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What exactly is a postulate?

  1. Jun 24, 2005 #1
    If some one could explain the concept it would be most apreciated.
  2. jcsd
  3. Jun 24, 2005 #2


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    It is something that is assumed at the "beginning" of a theory. The remainder of the theory's predictions are conclusions derived from its postulates. Postulates can be tested for correctness, but they are assumed, not derived.

    Some examples of postulates:

    The speed of light is constant for all observers.
    Gravitational and inertial mass are the same.

    - Warren
  4. Jun 24, 2005 #3


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    Each physical theory should be endowed with an axiomatical structure.From my reading and understanding experience,the best of them all is the one of (Nonrelativistic) Quantum Mechanics.Each if its 6 axioms has more fomulations (wording and mathematical expressions) depending upon the formulation of the theory:Dirac's (a.k.a.traditional),von Neumann's,Feynman's,...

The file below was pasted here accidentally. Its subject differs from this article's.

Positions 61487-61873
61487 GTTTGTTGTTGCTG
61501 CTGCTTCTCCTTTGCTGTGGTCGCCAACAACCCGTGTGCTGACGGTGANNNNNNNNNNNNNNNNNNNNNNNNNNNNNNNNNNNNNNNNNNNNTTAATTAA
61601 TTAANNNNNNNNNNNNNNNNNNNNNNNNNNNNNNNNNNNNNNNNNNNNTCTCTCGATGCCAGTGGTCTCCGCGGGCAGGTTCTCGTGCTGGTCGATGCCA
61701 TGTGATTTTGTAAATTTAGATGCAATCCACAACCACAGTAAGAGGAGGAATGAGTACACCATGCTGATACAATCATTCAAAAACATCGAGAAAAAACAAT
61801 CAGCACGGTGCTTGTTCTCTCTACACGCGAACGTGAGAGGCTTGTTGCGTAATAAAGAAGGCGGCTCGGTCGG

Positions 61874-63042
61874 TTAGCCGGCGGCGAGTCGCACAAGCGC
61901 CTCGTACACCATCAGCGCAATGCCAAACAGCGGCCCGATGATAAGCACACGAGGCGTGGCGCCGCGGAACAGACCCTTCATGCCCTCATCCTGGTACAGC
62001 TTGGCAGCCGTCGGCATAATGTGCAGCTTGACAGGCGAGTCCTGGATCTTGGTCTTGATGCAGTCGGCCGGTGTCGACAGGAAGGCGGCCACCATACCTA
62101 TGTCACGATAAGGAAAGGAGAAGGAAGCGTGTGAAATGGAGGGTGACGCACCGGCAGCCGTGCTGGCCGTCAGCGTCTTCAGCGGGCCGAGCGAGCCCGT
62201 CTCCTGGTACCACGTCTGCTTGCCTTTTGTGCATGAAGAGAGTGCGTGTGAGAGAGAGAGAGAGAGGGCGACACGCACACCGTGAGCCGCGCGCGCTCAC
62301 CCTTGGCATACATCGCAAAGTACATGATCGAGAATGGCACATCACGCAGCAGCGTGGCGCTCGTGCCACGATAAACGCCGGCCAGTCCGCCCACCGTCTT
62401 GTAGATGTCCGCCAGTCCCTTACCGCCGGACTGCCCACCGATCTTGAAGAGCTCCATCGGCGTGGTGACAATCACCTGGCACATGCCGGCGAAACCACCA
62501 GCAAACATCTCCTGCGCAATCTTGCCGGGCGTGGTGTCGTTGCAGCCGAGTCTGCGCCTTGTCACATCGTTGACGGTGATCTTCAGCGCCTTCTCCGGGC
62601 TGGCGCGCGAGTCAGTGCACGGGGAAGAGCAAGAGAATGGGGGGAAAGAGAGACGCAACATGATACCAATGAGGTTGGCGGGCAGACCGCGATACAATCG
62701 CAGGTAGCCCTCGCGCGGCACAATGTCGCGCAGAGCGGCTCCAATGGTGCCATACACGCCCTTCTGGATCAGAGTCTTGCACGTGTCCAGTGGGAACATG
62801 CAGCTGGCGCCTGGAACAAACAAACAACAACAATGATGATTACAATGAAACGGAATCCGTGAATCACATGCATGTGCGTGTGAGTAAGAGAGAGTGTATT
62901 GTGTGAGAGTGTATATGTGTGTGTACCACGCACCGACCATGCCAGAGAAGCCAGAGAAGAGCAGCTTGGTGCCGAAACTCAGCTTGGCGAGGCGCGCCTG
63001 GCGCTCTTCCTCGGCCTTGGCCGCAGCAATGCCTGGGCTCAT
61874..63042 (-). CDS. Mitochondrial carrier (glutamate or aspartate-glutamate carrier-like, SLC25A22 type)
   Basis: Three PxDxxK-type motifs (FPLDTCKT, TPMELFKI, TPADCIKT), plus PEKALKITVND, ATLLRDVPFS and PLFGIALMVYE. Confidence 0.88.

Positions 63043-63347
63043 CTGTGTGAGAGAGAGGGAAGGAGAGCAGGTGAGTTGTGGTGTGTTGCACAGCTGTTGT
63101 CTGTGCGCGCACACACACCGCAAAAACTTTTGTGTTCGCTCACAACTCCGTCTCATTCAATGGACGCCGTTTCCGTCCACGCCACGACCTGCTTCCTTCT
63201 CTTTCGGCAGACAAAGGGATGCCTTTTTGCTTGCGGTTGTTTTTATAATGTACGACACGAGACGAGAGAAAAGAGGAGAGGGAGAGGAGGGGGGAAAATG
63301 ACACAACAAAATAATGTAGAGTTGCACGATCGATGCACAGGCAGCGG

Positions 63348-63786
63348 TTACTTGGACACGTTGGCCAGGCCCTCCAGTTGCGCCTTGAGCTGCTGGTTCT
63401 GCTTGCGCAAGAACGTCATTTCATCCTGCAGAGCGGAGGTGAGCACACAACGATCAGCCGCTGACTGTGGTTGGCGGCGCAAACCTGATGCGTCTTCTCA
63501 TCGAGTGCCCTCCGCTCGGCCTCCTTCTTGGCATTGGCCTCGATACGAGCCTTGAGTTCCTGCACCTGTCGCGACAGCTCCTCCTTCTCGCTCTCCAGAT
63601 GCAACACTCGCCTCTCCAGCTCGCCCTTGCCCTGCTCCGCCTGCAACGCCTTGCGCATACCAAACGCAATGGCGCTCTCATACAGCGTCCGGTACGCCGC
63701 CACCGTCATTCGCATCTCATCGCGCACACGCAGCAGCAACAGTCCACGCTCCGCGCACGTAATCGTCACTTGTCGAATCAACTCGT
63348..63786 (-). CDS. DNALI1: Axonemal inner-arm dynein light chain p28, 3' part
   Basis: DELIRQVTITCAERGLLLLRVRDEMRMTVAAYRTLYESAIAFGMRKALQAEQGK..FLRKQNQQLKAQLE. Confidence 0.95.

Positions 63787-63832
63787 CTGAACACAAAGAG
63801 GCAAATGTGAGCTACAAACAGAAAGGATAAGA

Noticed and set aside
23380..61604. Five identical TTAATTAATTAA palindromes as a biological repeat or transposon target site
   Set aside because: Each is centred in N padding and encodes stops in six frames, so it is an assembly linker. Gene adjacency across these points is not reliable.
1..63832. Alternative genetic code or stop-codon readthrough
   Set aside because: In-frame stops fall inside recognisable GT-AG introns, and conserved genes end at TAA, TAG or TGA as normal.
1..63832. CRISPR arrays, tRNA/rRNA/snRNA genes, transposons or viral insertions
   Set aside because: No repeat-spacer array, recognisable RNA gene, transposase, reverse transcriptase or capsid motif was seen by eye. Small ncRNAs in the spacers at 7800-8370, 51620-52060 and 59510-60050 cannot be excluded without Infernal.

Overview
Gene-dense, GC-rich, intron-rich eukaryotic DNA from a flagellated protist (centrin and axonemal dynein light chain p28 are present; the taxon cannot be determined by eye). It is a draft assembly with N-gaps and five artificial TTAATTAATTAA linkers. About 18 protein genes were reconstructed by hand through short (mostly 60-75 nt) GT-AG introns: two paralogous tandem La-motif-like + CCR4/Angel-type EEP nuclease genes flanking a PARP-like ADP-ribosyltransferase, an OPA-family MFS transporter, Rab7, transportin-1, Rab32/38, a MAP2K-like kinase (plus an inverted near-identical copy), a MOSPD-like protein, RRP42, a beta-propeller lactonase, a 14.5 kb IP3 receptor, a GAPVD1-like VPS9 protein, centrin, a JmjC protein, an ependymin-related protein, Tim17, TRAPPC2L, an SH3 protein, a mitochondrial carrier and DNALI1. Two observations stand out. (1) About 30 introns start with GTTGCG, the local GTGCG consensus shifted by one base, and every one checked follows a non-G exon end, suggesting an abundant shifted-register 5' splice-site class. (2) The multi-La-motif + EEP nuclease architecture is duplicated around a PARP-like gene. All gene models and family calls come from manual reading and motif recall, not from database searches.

There's one postulate (the IV-th,i.e.the time evolution postulate) which,in every formulation aforementioned,can be expressed in 3 different ways,depending upon the picture one adopts:Schrödinger,Heisenberg or interaction (a.k.a.Dirac-Tomonaga-Schwinger).And then of course you have the representations:eek:ccupation number,occupation number-energy,position,momentum.Then of course you have the original formalism of matrix mechanics and wave mechanics,but this is not really a part of the axiomatical structure,as one finds them as particular realizations of the various ways of describing the concept of "physical state".

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